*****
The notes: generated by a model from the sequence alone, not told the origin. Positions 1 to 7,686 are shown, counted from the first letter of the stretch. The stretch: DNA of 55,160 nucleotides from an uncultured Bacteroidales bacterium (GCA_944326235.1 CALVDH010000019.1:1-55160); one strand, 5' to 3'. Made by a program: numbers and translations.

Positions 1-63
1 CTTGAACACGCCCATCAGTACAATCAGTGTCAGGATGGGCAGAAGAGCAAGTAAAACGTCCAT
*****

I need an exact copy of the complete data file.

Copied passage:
The notes: generated by a model from the sequence alone, not told the origin. Positions 1 to 7,686 are shown, counted from the first letter of the stretch. The stretch: DNA of 55,160 nucleotides from an uncultured Bacteroidales bacterium (GCA_944326235.1 CALVDH010000019.1:1-55160); one strand, 5' to 3'. Made by a program: numbers and translations.

Positions 1-63
1 CTTGAACACGCCCATCAGTACAATCAGTGTCAGGATGGGCAGAAGAGCAAGTAAAACGTCCAT